All of the closing and advisory days at Illinois Lake Michigan beaches were triggered by dangerously high bacteria levels. The main culprits are improperly treated sewage and bacteria-contaminated stormwater runoff. The bacteria can cause a wide range of illnesses, including gastroenteritis; dysentery; hepatitis; ear, nose and throat problems; and respiratory ailments. Consequences are worse for children, the elderly, pregnant women, and anyone with a weakened immune system.
This year, for the first time, NRDC analyzed data that show how often beaches in the Great Lakes violate bacteria standards designed to protect public health. Most Great Lakes beaches violate public health standards rarely, if at all, including most beaches in Michigan, but a small number violates standards frequently, including beaches in six Wisconsin counties and two Ohio counties that violated standards for 20 percent or more of the samples taken.
Polluted beachwater not only poses a threat to public health, it can hurt local businesses. In Illinois, coastal tourism generated $23 billion and 298,670 jobs in 2003, according to the state's commerce department. But Illinois "beachanomics" would be even more robust if communities were not forced to close their beaches because of pollution. One study cited in NRDC's report estimated that closing a beach on Lake Michigan could result in economic losses of as much as $37,000 per day.
The increase in closings and advisories at Illinois Lake Michigan beaches occurred primarily at beaches in Cook Country. The number of beaches monitored and the frequency of monitoring remained the same from 2003 to 2004 in that county, which suggests that beachwater pollution problems are getting worse.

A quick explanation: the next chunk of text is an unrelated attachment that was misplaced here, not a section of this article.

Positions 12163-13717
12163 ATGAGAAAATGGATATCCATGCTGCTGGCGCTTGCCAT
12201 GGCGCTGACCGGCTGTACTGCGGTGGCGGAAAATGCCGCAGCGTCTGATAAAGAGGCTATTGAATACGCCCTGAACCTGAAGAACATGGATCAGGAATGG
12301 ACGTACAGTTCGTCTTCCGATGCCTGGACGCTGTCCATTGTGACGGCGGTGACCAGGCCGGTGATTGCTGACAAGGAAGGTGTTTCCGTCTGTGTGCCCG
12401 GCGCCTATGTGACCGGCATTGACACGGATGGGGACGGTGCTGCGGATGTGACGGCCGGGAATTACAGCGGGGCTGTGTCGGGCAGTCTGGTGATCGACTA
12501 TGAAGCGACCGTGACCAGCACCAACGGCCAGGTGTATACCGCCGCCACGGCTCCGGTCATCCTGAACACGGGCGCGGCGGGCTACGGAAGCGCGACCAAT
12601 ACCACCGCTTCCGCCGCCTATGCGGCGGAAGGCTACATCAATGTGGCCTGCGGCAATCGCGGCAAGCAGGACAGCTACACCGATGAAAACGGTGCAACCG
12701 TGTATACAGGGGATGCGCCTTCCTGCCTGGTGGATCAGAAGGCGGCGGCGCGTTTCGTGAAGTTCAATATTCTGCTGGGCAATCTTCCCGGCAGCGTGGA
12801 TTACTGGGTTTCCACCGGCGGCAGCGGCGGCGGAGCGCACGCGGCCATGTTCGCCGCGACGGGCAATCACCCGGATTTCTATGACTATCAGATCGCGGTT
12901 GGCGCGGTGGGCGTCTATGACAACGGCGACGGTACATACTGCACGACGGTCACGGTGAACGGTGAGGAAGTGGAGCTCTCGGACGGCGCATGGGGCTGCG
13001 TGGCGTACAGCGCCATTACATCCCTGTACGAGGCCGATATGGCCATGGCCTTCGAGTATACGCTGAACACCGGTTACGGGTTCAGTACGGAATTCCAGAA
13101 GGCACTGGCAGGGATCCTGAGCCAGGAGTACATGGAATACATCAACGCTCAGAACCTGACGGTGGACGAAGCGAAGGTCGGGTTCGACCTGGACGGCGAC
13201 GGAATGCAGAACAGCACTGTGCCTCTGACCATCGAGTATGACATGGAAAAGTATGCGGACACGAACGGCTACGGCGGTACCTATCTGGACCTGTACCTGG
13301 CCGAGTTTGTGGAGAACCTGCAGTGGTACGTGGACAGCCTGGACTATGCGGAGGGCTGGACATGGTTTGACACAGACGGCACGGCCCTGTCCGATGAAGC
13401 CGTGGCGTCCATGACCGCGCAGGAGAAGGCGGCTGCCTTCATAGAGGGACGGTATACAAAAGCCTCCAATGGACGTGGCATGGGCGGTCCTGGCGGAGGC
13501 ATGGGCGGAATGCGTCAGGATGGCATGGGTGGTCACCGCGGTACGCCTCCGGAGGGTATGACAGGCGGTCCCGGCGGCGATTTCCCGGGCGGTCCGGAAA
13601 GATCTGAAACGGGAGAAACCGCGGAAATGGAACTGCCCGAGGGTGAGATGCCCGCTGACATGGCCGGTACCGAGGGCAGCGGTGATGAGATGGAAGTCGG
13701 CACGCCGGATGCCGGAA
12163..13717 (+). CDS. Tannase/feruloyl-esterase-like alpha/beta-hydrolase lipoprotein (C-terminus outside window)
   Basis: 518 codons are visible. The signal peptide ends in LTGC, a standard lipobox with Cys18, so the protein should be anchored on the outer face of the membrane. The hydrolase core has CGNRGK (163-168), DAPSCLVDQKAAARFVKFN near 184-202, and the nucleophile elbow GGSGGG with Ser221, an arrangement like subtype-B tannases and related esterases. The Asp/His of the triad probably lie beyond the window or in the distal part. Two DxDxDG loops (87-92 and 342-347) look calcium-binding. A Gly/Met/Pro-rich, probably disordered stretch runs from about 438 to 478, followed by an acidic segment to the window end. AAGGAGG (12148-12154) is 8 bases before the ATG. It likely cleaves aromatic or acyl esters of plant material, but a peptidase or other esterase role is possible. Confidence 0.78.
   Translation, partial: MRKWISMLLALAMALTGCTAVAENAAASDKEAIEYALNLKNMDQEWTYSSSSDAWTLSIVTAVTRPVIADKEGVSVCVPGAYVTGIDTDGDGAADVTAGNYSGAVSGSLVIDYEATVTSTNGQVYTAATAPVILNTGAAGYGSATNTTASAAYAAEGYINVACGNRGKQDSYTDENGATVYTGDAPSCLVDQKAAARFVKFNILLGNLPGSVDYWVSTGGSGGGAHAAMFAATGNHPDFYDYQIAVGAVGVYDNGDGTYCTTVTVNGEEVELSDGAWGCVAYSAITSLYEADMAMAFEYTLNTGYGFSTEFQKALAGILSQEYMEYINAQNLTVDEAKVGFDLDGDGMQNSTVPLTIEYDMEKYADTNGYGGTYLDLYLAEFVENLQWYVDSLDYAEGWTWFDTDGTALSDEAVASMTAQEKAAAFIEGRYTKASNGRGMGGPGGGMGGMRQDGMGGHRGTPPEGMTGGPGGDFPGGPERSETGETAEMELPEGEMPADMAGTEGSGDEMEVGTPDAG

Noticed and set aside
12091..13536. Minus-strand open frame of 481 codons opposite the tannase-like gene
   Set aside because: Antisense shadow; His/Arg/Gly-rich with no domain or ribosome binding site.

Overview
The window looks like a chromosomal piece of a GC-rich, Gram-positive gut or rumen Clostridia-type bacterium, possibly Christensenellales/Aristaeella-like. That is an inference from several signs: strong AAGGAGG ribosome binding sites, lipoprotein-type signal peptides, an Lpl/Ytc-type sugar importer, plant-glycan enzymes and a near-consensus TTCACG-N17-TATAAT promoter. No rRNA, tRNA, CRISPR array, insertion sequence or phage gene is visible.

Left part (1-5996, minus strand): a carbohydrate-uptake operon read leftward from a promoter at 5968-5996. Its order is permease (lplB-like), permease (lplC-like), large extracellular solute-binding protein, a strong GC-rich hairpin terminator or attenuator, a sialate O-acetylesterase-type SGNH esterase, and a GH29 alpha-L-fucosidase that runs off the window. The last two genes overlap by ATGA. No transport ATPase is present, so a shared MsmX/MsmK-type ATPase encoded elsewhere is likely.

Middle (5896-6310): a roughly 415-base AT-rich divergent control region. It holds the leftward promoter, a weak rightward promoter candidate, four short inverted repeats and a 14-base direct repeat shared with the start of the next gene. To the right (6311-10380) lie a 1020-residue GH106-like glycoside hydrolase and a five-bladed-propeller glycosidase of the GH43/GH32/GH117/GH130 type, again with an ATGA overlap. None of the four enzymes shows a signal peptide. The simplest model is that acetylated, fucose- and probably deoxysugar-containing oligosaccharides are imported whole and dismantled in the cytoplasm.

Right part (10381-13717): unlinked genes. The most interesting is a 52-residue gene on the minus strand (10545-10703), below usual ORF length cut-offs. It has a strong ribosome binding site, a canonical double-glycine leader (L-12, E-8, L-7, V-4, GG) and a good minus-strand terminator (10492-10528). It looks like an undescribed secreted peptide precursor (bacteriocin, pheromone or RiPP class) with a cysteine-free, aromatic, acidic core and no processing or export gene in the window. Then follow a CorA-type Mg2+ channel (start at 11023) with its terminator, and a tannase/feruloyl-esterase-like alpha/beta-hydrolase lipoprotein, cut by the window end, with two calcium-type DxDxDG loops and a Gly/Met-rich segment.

"The continual jump in Great Lakes beach closings is evidence we need Congress, the states and cities to invest in stopping sewage overflows and reducing polluted runoff under the Great Lakes restoration plan," said the Alliances' Brammeier.Beach Buddies and Beach Bums
NRDC's report identifies the best and worst performers when it comes to protecting beachgoers from contaminated water. NRDC named its annual Beach Buddies-jurisdictions that monitor beachwater quality regularly, close beaches or notify the public when at least one of EPA's health standards is exceeded, and take significant steps to reduce pollution. This year's Beach Buddies are:
- Door County, Wisconsin (near Green Bay), which is being recognized for its multifaceted program to identify the sources polluting its Lake Michigan beaches;
- the city of Los Angeles; and
- Scarborough State Beach, Rhode Island (between Narragansett and Point Judith).
The annual list of Beach Bums-communities that do not monitor pollution and warn the public when beachwater is unsafe, or fail to control sources of pollution-include:
- Van Buren County, Michigan (west of Kalamazoo), which fails to monitor all of its Lake Michigan beaches;
- Los Angeles County and 44 cities in the county, including Beverly Hills, Claremont, Pomona and Whittier (click here for the complete list); and
- Atlantic Beach, North Carolina (south of Morehead City).